KBTX | Bryan & College Station, TX | Aggieland News

Bill Named After Murdered Toddler Would Change Parole Law

By: Kevin Quinn, KTRK Email
By: Kevin Quinn, KTRK Email

A bill named after a four-year-old murdered in 2009 is in the works.

Representative Debbie Riddle's office says the bill is a direct response to what happened following little Emma Thompson's death.

Emma was beaten to death by her mother's boyfriend, Lucas Coe. Authorities found over 80 bruises on the girl's body along with a fractured skull.

Both Coe and Emma's mother -- Abigail Young -- were convicted. Coe was sentenced to life in prison.

Young, a former Brenham nurse, is currently serving 20 years for her involvement. She has already been denied parole once, and her case is now up for review annually.

Emma's grandmother, Laurie Thompson, says because of state law they have to relive her murder every year when Young comes up for parole. She and a Houston official want to change that.

Representative Debbie Riddle's office says the bill is a direct response to what happened following little Emma's death. Thompson says passage of "Emma's Law" would mean her granddaughter didn't die in vain.

"To continuously have to deal with the details in a manner that causes them to have to revisit the crime, their loss," Thompson said. "It's just an unfair situation in terms of the justice system."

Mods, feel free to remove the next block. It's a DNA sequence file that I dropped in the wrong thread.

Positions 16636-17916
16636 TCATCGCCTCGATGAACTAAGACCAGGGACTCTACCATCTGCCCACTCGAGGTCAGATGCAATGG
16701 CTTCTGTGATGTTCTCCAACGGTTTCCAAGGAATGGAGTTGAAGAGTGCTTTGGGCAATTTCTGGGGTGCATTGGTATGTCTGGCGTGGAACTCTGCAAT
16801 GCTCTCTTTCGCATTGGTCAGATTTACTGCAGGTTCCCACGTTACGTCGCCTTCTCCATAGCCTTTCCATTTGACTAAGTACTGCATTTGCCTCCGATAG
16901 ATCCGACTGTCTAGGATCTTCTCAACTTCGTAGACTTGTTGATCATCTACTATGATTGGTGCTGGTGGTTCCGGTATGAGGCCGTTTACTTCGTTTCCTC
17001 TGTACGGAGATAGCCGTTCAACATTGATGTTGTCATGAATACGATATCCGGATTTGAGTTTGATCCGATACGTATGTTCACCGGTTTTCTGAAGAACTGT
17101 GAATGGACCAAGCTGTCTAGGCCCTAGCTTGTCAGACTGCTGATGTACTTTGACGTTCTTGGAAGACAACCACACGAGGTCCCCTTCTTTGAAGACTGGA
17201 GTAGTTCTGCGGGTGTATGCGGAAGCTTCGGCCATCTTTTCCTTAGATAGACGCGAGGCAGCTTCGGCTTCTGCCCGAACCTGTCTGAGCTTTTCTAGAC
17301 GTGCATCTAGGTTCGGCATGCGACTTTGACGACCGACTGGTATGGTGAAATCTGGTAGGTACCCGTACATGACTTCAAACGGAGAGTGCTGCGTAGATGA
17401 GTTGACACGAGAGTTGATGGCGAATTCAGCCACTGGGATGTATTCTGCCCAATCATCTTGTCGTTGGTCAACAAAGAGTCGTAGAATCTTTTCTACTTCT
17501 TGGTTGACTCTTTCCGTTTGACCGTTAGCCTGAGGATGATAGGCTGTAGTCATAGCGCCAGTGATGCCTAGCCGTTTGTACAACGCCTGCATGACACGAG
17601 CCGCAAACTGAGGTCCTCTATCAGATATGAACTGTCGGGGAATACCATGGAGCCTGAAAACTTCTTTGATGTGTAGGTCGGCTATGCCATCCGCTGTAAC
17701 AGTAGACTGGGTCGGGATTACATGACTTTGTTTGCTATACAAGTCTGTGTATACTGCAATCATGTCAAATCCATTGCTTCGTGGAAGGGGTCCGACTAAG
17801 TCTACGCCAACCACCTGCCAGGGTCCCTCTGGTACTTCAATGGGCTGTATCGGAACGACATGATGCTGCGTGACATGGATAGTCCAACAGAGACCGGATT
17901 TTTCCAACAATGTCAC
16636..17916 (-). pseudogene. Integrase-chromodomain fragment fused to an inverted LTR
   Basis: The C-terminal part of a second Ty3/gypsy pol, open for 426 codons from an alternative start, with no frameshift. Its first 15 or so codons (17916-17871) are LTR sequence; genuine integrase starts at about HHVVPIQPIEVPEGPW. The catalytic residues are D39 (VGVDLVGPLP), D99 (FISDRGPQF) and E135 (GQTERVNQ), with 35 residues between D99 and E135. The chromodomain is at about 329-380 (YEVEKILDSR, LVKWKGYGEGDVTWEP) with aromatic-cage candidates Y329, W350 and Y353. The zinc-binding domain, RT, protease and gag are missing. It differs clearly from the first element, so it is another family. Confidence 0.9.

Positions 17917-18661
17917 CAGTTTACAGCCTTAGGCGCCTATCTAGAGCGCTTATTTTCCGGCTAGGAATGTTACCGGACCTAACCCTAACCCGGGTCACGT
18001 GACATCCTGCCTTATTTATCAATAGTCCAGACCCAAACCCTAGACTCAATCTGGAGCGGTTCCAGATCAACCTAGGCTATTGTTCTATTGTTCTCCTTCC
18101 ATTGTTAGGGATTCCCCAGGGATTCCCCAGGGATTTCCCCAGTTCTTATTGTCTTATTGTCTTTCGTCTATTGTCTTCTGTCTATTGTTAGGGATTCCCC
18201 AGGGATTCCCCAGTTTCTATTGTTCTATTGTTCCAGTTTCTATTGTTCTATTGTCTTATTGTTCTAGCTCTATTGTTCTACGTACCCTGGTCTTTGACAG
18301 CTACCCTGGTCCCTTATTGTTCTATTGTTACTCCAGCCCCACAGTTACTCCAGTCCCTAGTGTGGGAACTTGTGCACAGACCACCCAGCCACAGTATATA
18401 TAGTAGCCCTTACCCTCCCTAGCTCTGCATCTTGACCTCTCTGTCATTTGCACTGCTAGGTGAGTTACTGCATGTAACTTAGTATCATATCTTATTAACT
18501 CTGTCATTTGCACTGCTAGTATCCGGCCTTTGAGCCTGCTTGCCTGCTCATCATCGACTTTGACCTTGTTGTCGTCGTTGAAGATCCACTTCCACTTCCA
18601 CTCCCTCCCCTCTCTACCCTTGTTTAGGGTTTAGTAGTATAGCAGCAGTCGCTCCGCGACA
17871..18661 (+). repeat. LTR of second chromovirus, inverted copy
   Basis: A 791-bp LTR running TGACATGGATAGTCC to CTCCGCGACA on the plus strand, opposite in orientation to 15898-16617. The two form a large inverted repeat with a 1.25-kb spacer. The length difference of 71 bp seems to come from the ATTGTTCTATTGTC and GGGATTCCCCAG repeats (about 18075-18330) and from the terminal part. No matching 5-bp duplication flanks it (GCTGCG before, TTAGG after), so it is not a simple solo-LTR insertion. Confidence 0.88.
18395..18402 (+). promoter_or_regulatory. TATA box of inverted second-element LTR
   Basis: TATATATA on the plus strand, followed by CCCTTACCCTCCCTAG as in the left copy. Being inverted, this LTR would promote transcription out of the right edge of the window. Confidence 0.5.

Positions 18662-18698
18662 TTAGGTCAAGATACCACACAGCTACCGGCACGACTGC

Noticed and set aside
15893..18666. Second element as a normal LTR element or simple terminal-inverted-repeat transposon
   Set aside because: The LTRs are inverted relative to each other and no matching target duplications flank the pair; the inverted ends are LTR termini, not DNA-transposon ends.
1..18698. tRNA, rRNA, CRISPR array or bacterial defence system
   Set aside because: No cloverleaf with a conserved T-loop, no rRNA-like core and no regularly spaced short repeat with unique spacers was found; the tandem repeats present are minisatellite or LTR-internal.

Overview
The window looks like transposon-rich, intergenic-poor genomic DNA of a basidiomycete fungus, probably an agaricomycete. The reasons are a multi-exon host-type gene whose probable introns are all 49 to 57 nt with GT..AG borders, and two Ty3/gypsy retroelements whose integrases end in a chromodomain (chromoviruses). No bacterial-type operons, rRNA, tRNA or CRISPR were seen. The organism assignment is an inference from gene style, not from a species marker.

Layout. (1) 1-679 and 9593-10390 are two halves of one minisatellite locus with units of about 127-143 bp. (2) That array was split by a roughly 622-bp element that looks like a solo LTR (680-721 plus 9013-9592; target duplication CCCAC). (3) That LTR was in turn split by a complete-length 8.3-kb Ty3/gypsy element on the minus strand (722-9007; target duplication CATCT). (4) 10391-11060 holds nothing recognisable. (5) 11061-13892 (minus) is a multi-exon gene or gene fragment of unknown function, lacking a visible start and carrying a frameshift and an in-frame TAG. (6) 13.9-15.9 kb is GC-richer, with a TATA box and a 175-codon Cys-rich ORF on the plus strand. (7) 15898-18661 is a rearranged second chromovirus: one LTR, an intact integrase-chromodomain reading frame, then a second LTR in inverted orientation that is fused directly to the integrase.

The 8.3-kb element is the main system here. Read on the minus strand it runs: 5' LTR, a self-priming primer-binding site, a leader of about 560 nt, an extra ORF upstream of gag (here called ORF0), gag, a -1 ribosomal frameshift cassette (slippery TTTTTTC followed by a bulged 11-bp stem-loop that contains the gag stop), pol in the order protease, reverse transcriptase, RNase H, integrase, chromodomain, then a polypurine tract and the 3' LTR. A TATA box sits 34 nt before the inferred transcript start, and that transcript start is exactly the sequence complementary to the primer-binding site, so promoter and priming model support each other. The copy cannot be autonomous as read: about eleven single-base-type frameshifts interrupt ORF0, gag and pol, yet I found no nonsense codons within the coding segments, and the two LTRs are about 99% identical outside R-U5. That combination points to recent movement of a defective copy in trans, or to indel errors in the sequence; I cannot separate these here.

Young was found guilty of reckless injury to a child, a third-degree felony. Only first-degree felonies are on a list of offenses from which the Texas Parole Board is given latitude to set off parole hearing dates for up to five years.

"This just is ludicrous," said Andy Kahan, a city of Houston victims' rights advocate. "It lacks common sense, and the least we could do is try to get a bill passed that would give the parole board discretion; not a mandate, but just give them some more tools on cases of egregious offenders."

Thomspon is spearheading an effort to change the law. Emma's Law would make any felony against a child -- first-, second- or third-degree -- eligible for a five-year offset.

The Texas Civil Rights Project argues that such legislation would equate to a backdoor attempt to keep people in prison.


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